Search Results for 'Courthouse Square'
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I am probably the worst kind of voter that the enthusiastic canvassers could meet. I do not vote for a party, but for a personality, or for a candidate whom I feel will do a good job. I admire politicians. I know that ninety-nine per cent of them are motivated by public service, and genuinely believe that they can effect change. Some of them actually succeed in bringing about change; but it is a long, hard slog.
By the late summer of 1861, the city of Houston had become a hive of activity, and excitement. Texas and a further 11 southern states had withdrawn, or seceded, from the United States. Now groups of volunteers crowded into Houston to answer the call to arms. As well as recruitment queues and military bands, there were concerts and parties. Ballrooms were packed. Apparently, southern girls never looked prettier, nor young men handsomer in their new uniforms. There was an air of intense animation, and pride. An officer class quickly emerged, many of them adding personal flourishes to their uniform. The new Confederate ‘Bonnie Blue’ flag was unfurled to cheers and impassioned speeches.
O’Donnellan & Joyce brings two gilt edged commercial and residential investment properties to the market
According to Colm O’Donnellan of O Donnellan & Joyce purchasers who are looking to buy quality property investments will be interested in these two gilt edged commercial and residential properties, which have been just brought to the market by O Donnellan & Joyce.
Tomorrow (Friday) will see auctioneer James Heaslip take to the auction floor for the first of DNG Maxwell Heaslip & Leonard’s summer auctions. Following the announcement of ots partnership with DNG, Ireland’s leading property services providers, DNG Maxwell Heaslip & Leonard is bringing a total of 10 lots throughout the city and county to the auction floor in its May auctions.
This interesting aspect of Courthouse Square shows the Town Hall on the left and The Convent of Mercy National School in the distance. The Mercy Sisters arrived in Galway in 1840 to a house in Lombard Street. The following year they bought JoycesDistillery and Mill house and stores on St. Stephen’s Island together with the excellent dwelling house and offices in which Mrs. Joyce resided. They converted these and opened a school there and called it St. Vincent’s Academy. They were very busy during the Famine and ran three soup kitchens, one in St. Vincent’s, one in Bohermore and one in Bushypark.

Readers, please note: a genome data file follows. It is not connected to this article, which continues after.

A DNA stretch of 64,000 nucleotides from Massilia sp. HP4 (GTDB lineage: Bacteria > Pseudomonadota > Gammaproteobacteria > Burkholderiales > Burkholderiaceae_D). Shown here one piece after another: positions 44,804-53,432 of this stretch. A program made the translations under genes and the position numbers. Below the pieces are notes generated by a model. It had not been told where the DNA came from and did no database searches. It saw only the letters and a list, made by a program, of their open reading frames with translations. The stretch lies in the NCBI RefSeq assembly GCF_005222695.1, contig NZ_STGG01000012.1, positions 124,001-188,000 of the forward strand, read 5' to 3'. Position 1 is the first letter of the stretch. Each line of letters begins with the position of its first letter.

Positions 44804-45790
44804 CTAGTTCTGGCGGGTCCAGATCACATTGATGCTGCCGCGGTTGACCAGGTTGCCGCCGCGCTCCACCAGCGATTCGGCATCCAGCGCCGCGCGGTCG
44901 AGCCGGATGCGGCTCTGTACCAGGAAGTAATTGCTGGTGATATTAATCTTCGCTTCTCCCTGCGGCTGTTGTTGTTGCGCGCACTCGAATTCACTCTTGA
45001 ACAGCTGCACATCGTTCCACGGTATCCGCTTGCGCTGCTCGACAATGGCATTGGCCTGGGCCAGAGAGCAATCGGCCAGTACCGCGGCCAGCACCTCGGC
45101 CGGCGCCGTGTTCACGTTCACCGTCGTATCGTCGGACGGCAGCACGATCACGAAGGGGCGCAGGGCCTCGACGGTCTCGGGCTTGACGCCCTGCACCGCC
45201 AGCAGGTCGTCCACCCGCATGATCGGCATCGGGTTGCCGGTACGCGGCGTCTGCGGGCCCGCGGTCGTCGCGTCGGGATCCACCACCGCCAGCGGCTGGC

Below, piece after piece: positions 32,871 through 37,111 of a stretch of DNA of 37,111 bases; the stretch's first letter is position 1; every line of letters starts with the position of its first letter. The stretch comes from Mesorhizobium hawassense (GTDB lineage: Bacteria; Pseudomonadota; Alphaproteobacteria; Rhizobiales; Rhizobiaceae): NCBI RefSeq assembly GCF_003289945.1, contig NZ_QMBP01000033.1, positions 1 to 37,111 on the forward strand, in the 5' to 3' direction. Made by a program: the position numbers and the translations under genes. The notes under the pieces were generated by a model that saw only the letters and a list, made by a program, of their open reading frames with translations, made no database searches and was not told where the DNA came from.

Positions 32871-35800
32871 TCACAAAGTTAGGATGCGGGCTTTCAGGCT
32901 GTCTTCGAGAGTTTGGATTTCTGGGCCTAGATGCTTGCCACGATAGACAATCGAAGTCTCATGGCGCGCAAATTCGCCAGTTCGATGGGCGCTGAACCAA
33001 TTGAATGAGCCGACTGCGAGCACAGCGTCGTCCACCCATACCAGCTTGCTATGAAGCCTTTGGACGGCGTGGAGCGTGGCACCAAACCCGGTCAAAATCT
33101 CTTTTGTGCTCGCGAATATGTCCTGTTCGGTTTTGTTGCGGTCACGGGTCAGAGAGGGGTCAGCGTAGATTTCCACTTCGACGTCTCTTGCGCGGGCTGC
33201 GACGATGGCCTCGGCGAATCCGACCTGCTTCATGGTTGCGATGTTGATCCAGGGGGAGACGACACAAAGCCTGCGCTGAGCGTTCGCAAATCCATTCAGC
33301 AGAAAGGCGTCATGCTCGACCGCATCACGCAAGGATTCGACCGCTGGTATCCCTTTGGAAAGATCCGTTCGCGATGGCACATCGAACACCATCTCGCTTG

This interesting aspect of Courthouse Square shows the Town Hall on the left and the Convent of Mercy National School in the distance. The Mercy Sisters arrived in Galway in 1840 to a house in Lombard Street. The following year they bought Joyce’s Distillery and Mill house and stores on St Stephen’s Island together with the excellent dwelling house and offices in which Mrs Joyce resided. They converted these and opened a school there and called it St Vincent’s Academy. They were very busy during the Famine and ran three soup kitchens, one in St Vincent’s, one in Bohermore, and one in Bushypark.
Funding of €100,000 is essential if COPE is to realise its plans to increase the capacity of the Waterside House women’s refuge and expand the range of services it offers.
The Galway City Council has opened Books of Condolences for the victims of the Japanese Tsunami.
Galway’s court sittings are set to be held in a new state of the art city centre building from next year.
When it comes to planning applications in Galway, whether it is for a new building, or the renovation of an old building, modernisation or improvement, there are two strands of thought that can affect the decision from the local authority. I may not have all the technical jargon, but I understand that one side of the argument insists that pretty well every building that is a few generations old should be preserved. Any additional building must use the same or similar materials so that the addition appears to be a seamless add on.